If you have any questions about sealants or fluoride for your children, please contact our office at (937) 434-8870 or e-mail us at [email protected].  Visit our website to read other articles about dental health and to learn more about our office.

 

The Almoney and Brown Dental Team      


By contactus
February 09, 2012
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        In our last article, we talked about how costly a single cavity can be to maintain throughout your lifetime.  If a filling is placed on a 10-year-old child’s molar, it will cost on average $2187 to maintain, repair and replace by the time he or she is 79 years old.  If that initial cavity never developed, the need for the on-going dental work would become unnecessary.  Therefore, it is especially critical during childhood and adolescence to prevent tooth decay from developing.  In today’s article we are going to discuss the importance of good daily hygiene and a healthy diet in prevention of tooth decay.

What causes a cavity?

        Is it sugar, plaque, weak teeth, or just bad luck?  In fact, what causes a cavity is acid.  Acid starts a process called demineralization of tooth enamel, which basically means the enamel is dissolving.  When a tooth is exposed to enough acid over time, the tooth will demineralize.  Eventually, when the demineralization gets deep enough into the tooth, a hole or “cavity” is formed.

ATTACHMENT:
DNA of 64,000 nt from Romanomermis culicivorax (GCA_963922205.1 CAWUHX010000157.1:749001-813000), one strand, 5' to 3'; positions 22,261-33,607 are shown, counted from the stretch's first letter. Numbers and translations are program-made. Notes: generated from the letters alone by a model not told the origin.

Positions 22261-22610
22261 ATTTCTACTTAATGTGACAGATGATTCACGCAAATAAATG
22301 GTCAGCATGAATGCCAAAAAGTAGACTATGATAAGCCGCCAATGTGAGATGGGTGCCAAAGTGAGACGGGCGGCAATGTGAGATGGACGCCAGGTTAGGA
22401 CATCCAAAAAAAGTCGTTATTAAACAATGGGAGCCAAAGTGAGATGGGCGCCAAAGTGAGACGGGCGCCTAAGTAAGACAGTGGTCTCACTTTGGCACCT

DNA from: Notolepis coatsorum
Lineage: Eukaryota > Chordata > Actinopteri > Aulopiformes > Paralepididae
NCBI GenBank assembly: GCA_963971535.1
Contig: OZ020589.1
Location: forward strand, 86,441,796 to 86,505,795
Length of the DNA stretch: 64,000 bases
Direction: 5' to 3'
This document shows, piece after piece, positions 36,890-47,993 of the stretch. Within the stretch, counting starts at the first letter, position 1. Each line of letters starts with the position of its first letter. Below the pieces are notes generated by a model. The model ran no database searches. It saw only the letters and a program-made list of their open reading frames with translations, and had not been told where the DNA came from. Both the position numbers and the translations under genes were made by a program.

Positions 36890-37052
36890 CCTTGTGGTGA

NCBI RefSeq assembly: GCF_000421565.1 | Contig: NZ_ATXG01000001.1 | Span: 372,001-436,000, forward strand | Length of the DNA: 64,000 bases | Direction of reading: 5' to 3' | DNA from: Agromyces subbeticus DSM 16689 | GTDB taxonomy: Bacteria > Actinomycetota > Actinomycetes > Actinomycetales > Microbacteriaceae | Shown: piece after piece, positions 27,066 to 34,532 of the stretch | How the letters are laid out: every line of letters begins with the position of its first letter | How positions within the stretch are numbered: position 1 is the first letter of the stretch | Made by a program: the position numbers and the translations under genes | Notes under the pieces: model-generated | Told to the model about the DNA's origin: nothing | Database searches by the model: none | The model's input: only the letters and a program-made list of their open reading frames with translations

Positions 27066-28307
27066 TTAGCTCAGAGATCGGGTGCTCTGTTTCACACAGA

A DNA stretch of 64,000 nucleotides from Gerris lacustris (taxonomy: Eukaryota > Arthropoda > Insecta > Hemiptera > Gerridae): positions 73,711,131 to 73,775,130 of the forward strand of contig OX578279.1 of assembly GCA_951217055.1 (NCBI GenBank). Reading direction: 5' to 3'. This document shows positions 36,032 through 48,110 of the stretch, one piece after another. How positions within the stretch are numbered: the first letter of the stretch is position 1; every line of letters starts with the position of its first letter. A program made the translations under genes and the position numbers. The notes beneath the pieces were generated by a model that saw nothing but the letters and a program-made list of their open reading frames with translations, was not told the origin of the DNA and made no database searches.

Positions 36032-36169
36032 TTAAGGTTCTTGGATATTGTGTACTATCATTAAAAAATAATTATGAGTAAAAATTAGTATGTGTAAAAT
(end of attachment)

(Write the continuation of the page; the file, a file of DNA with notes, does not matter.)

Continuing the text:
Where does this acid come from?

        There are two basic sources of acid.  First, many things we eat and drink are acidic. Soda, sports drinks, coffee, and fruit juices are just a few examples.  Second, certain bacteria in our mouths will make acids when exposed to sugars.  When the teeth are exposed to enough acid for a period of time, cavities will form.  Therefore, in order to prevent tooth decay, we need to limit our exposure to acidic and sugary foods and remove the acid-producing bacteria which are on our teeth.

It’s not only how much sugar, but how often

        When we consider our diet, it is not only how much sugar or acid we are exposing to our teeth, but also the frequency of that exposure.  For example, a child that drinks three sodas at lunch will have more sugar and acid on his teeth than the child that sips one soda all day long.  However, the child that sips on the drink is causing greater harm to the teeth because of the longer exposure time.   When we see children with tooth decay, it is often because of the frequent consumption of candy, soda and sports drinks.  Unfortunately, in today’s world, our children are constantly exposed to sugary foods while away from home.  Be sure to limit this sugar exposure to help prevent tooth decay.

The 2 X 2 Rule:  Brush twice a day for two minutes

        The removal of bacteria is just as important to eliminating tooth decay.  Brushing the teeth at least twice daily and flossing everyday is essential.  However, most kids (and adults) don’t spend enough time to get their teeth clean.  A minimum of two minutes is needed to brush effectively.  Using a kitchen timer is often helpful for younger patients to make sure they are brushing long enough to get the teeth clean.  Also, consider having your child use an electric toothbrush, such as the Sonicare.  This can greatly improve the plaque removal, and the investment in a good electric toothbrush will be well worth the cost when it helps prevent a cavity.